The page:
“We had to present our case. At the end of the day, we got $189 million in the first round, a phenomenal amount of money. She was so excited, she said, ‘Let’s go get a steak and celebrate.’”
But Thomas couldn’t find her car and thought someone had stolen it.
“She was so razor-focused on the presentation, she couldn’t remember where she had parked,” LeBlanc said. They finally found it.
“We laughed and laughed,” he said.
Lyda Ann Thomas was born Nov. 20, 1936, to one of Galveston’s oldest families.
The Kempners were magnates in banking, sugar, cotton and insurance, but they were also civic leaders.
Her grandfather, I.H. Kempner, helped lead the city commission after the 1900 Storm and he helped put together the financing the city needed to build the seawall and raise the island. In 1917, he served as mayor.
Thomas attended the prestigious Hockaday School in Dallas and then went to New York to attend Columbia University.
She worked at First National City Bank in New York and then in the direct-mail department at the women’s fashion store Lord & Taylor. She also worked as an editorial assistant to the fashion editors at Harper’s Bazaar magazine.
In 1958, she married Jerry Redmond Thomas of Fort Worth. The couple lived in New York while they had their children — Taylor, Ian, Zachary and Eliza. They divorced in 1978.
Thomas moved back to the island in 1973. Upon her return, she opened Thomas and Co., which bought and restored historic buildings. The company was on the vanguard of the city’s historic renovation movement.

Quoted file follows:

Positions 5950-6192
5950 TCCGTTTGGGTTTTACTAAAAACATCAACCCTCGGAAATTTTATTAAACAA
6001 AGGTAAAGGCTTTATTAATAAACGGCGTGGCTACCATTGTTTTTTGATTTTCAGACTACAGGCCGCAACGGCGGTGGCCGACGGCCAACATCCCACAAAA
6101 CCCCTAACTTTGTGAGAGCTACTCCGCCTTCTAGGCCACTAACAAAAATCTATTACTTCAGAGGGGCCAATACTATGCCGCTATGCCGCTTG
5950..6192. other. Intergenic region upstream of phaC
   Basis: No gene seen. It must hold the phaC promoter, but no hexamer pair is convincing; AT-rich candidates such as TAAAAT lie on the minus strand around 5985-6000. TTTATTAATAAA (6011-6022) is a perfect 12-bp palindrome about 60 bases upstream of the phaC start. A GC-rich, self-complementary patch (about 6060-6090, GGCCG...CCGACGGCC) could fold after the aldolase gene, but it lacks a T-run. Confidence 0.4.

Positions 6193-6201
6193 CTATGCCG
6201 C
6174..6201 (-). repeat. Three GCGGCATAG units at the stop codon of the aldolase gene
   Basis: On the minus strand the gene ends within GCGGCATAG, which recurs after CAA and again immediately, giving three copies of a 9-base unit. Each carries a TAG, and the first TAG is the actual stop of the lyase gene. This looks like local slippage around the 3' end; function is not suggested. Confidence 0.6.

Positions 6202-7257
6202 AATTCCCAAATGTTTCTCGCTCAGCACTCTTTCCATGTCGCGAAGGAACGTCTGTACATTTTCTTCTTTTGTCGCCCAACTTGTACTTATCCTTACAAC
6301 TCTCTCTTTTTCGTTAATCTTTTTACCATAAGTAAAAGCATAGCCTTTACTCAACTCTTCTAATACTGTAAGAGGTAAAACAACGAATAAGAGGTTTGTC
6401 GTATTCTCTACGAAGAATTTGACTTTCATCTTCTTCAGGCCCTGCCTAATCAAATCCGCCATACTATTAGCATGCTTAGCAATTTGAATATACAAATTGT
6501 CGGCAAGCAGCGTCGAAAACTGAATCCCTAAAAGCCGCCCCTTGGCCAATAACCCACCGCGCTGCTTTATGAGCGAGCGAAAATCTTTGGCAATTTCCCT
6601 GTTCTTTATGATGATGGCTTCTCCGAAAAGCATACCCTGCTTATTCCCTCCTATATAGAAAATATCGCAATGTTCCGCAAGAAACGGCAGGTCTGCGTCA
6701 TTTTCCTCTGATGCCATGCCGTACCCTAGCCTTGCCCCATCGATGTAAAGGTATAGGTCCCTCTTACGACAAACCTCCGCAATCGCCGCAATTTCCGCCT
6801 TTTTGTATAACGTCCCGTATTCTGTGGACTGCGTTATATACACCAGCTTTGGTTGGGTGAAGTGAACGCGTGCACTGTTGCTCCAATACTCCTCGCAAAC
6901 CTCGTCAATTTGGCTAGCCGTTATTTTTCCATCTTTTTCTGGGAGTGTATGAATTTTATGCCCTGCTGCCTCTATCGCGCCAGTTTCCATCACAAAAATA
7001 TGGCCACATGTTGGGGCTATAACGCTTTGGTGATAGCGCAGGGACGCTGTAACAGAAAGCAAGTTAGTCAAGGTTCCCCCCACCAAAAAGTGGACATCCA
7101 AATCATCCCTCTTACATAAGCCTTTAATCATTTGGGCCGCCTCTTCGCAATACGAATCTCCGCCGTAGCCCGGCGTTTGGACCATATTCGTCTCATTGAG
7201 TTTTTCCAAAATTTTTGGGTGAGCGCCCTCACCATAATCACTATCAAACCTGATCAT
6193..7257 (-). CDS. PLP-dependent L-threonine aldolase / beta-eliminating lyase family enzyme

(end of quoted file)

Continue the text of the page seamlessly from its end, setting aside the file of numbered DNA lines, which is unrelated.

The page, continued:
In the 1980s, she opened The Bridge, a halfway house at 14th Street and The Strand, meant for young adults with emotional disturbances.
When that closed after five years, Thomas purchased a boat, The Seagull, and opened Galveston Harbor Tours. The company was later transferred to the Galveston Historical Foundation.
She championed efforts for the Galveston Historical Foundation to manage and buy the Bishop’s Palace, 1402 Broadway. The foundation bought the building in 2013.
In 2013, she was given the Galveston Historical Foundation’s Steel Oleander award, in honor of her public service.
She had received many honors in her life, including The Spirit of Elissa Award from Galveston Historical Foundation; The Community Enrichment Award from the Grand 1894 Opera House; the Pacesetter and Quality of Life Awards from Clean Galveston; the People of Vision Award (with her family) from Prevent Blindness; and the Brotherhood Award from Reedy Chapel AME Church.
The Daily News named Thomas Citizen of the Year in 2006 for her long community service and leadership during Hurricane Rita.
She served as a chairwoman and member of the Galveston Park Board of Trustees from 1993 to 1996, and was the president of the Harris and Eliza Kempner Fund, which funds arts, community development and environmental projects in the Galveston area and beyond.
Thomas often cited her family’s history of leadership and service among her reasons for serving the city so often and in so many ways.
“They were leaders in the community and they instilled in all of us the realization that there were people less fortunate than we and we should make an effort to give back to our community no matter where we live” Thomas told The Daily News in 2006.
Funeral arrangements were pending on Wednesday evening.
Daily News reporter Valerie Wells contributed to this report.